These are relatively small moves in the context of a long-term investment time horizon. But the latest headlines raise the following prospects for consideration. What if the escalating tensions between North Korea and the United States lead to the sustained outbreak of a military conflict between the two countries and their allies? More specifically, what would this mean for global financial markets in general and the U.S. stock market in particular?
I have no shortage of reasons why a sustained decline on the S&P 500 Index would be a perfectly reasonable outcome in the current market environment. But while the escalation of tensions between North Korea and the United States have the potential to cause a short-term to intermediate-term downside shock to the U.S. stock market, past precedent suggests it does not represent a sustained downside risk for investors.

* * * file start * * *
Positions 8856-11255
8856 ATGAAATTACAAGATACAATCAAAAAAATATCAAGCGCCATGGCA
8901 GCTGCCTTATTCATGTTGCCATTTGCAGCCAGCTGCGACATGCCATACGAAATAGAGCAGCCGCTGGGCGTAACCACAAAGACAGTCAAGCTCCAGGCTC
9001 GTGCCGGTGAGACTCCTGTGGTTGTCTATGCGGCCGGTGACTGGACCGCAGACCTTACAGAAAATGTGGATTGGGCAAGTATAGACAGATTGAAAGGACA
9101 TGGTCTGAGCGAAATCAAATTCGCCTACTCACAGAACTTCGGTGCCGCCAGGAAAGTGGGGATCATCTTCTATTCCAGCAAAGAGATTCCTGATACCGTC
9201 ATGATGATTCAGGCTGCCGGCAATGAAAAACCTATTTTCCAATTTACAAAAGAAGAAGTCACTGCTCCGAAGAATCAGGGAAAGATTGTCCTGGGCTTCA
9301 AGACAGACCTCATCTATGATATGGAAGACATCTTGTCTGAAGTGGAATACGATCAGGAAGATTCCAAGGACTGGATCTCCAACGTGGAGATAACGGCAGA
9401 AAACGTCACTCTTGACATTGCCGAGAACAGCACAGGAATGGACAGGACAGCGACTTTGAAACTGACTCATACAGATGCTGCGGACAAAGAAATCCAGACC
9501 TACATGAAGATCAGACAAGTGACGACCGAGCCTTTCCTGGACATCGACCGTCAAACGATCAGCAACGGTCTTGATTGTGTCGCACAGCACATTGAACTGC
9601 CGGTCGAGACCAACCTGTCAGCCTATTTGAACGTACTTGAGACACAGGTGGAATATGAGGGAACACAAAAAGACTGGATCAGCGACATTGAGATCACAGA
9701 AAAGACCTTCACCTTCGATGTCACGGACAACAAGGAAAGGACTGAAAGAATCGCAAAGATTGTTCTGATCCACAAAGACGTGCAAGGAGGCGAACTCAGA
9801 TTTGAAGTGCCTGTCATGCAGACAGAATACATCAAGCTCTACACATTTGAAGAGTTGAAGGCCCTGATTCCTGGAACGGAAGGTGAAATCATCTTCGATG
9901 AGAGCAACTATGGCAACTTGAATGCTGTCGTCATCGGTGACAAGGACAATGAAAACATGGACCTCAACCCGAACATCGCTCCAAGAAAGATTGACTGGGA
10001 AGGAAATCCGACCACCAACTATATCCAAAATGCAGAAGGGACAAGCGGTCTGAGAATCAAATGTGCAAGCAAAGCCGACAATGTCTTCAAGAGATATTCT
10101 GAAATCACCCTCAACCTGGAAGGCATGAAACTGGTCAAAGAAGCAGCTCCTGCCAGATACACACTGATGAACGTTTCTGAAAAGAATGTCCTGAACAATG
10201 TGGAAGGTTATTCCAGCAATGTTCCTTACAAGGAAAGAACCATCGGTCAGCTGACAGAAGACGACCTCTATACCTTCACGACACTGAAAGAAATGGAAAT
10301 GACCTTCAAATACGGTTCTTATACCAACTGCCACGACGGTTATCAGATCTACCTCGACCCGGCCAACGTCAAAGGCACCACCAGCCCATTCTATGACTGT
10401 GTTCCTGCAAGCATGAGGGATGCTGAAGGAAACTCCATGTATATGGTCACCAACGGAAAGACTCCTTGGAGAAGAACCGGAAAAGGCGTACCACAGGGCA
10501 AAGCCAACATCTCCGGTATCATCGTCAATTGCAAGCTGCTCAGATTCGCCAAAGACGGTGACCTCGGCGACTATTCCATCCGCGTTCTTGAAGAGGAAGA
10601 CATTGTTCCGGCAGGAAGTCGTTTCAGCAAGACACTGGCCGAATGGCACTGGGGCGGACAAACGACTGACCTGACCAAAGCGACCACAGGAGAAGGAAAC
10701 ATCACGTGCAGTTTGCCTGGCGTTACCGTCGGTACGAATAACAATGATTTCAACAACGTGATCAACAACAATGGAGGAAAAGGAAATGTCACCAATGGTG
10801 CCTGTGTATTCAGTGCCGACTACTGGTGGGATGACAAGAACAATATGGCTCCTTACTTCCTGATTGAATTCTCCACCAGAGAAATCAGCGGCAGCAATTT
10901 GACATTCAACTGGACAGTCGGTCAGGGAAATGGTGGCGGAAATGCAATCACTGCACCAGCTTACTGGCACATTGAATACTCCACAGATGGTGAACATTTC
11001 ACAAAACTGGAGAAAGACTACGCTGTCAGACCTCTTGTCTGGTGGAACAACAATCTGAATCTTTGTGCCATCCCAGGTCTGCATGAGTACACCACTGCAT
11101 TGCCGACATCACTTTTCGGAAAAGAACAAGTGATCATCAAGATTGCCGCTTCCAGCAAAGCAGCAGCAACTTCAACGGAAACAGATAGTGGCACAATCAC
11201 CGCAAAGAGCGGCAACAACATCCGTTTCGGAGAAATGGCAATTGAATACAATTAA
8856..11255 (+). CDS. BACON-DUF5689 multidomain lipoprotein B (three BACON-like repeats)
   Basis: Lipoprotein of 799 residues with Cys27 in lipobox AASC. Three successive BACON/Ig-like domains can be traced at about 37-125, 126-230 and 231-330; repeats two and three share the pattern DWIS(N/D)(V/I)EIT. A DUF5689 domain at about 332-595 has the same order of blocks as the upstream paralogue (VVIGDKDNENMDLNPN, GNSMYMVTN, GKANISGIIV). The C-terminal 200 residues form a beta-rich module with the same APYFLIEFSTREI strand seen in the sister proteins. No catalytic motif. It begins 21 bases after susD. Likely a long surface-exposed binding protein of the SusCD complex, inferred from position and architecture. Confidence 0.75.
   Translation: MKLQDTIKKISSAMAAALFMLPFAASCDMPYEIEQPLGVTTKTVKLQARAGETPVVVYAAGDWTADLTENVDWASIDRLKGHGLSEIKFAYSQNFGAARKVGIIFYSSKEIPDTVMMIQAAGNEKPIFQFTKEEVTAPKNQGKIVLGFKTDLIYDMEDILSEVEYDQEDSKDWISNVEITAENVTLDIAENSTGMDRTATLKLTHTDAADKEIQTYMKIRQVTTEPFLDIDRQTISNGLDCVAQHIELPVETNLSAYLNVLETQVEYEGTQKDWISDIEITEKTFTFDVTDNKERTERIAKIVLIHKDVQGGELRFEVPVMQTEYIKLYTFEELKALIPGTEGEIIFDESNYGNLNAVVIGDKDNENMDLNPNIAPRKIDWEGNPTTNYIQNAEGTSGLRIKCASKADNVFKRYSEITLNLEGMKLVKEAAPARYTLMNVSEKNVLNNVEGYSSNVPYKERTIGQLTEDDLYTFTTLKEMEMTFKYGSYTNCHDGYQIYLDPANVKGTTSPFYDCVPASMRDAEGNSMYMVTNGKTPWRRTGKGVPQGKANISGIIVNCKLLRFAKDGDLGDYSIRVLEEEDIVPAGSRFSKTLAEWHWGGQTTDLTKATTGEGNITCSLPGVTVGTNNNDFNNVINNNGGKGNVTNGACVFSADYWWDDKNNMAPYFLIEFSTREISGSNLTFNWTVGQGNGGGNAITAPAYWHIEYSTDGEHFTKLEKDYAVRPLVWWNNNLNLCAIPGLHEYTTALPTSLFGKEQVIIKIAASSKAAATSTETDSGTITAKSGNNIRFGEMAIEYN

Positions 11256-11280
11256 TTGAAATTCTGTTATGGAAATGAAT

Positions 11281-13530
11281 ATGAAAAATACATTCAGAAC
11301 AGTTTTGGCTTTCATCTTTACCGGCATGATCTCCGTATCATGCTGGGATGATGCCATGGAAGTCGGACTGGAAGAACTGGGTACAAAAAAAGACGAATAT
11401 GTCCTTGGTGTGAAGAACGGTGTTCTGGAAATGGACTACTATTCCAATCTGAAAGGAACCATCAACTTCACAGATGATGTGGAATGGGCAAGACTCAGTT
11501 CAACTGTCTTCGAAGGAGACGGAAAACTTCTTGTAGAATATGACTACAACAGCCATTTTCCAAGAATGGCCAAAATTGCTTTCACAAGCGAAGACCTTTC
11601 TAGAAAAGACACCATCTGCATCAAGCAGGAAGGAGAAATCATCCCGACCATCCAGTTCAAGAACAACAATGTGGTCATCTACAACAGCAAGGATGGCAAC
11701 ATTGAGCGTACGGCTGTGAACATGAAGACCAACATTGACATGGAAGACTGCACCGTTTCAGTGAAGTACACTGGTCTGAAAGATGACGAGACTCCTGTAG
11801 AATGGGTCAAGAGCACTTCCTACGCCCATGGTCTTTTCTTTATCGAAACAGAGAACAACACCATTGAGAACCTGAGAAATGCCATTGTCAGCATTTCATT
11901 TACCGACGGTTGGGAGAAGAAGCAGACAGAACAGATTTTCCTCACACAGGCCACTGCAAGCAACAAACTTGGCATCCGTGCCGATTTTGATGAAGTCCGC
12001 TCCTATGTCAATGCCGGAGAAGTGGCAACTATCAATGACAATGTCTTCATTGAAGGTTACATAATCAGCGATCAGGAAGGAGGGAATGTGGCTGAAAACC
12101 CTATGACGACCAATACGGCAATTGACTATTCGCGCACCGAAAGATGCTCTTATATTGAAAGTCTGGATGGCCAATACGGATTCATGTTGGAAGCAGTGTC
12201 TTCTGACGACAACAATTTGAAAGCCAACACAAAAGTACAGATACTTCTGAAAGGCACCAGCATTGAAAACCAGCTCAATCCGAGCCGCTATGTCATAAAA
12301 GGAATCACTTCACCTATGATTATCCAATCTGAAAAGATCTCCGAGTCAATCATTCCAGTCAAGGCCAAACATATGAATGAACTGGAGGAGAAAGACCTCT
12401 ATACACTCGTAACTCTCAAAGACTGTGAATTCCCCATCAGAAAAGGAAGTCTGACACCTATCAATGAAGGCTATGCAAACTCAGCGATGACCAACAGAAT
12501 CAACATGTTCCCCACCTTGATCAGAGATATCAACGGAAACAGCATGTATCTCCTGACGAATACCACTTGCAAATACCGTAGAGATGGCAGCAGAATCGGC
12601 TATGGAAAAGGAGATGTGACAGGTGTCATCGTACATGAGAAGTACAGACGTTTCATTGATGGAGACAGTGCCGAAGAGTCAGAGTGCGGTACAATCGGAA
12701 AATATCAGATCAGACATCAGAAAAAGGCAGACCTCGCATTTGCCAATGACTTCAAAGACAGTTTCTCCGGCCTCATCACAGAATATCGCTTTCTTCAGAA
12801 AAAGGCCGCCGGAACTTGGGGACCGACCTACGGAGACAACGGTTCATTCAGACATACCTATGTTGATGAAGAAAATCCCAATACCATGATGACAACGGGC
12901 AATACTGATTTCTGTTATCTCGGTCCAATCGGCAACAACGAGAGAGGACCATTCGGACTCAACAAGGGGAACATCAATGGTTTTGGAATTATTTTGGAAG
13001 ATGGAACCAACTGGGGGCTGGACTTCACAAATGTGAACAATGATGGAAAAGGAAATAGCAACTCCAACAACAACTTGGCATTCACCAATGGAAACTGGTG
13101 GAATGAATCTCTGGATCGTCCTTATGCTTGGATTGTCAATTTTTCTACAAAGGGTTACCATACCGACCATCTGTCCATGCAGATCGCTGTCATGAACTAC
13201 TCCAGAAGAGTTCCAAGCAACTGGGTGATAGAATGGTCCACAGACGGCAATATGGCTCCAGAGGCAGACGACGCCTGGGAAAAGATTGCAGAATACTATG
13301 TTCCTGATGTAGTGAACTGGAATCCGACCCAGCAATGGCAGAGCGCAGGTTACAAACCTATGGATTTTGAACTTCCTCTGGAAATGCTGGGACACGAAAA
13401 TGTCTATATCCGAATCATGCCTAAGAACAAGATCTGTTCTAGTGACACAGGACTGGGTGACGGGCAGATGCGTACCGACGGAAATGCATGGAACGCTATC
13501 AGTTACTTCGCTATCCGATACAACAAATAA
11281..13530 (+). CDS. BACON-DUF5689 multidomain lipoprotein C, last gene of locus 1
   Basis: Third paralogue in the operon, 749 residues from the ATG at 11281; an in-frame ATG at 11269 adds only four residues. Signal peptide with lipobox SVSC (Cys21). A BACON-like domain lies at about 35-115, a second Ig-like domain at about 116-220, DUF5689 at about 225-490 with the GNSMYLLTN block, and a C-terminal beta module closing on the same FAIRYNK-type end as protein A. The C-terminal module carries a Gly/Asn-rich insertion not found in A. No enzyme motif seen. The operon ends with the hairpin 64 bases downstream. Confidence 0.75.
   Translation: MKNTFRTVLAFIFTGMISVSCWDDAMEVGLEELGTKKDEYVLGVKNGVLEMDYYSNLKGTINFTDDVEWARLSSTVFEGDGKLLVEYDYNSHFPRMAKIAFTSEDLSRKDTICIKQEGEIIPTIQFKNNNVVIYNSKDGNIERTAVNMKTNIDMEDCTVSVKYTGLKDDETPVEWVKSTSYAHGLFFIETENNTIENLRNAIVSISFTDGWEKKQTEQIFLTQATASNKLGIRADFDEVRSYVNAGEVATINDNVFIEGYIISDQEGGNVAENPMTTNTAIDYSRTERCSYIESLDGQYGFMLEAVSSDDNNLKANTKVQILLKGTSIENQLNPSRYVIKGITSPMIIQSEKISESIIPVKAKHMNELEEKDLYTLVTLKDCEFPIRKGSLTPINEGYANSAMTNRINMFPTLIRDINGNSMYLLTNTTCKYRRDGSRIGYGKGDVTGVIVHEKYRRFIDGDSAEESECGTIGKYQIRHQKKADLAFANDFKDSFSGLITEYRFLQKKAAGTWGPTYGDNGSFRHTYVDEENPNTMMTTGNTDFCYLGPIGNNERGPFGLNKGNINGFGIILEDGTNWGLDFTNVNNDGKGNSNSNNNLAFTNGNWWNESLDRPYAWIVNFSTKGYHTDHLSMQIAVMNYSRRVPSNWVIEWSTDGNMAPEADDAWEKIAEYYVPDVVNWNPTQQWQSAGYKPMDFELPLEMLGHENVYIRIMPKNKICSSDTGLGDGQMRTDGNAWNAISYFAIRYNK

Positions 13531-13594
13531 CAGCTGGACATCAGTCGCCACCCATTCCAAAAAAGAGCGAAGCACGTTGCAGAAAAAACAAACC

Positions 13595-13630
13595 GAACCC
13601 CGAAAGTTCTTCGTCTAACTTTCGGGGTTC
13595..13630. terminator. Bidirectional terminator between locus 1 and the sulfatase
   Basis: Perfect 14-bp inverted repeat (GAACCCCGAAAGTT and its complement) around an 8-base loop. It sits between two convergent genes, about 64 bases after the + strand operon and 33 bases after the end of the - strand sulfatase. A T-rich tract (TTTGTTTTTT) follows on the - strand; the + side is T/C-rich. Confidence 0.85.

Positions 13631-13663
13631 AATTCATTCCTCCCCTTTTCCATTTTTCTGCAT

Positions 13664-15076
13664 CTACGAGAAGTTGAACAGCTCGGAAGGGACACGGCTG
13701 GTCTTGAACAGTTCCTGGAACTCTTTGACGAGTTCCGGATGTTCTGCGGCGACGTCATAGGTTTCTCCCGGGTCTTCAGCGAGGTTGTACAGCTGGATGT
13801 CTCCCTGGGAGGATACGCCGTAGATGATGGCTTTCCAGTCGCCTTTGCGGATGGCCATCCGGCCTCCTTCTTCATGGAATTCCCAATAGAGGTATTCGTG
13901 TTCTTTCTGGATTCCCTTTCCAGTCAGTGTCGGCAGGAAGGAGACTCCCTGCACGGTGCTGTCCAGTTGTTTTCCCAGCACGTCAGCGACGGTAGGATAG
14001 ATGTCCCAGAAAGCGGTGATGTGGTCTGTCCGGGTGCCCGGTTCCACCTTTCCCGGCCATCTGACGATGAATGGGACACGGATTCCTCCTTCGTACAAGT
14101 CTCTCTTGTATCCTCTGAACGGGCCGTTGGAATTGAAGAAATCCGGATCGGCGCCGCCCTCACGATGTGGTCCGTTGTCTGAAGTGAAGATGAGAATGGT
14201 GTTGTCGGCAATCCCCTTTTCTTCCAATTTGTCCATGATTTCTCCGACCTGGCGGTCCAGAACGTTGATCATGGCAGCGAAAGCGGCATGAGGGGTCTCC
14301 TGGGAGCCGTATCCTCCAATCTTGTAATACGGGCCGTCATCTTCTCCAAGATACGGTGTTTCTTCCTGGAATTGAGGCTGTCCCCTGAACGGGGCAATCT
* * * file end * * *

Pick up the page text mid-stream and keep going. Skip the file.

For while the U.S. stock market (VOO) is not immune to major bear markets over its history, the cause of such sustained and prolonged declines throughout history has always been related to valuations and leverage directly associated with financial markets. And, it has almost never been related to geopolitical conflict.
Consider some of the most dramatic geopolitical events over the past century and the associated reaction of the U.S. stock market (IVV).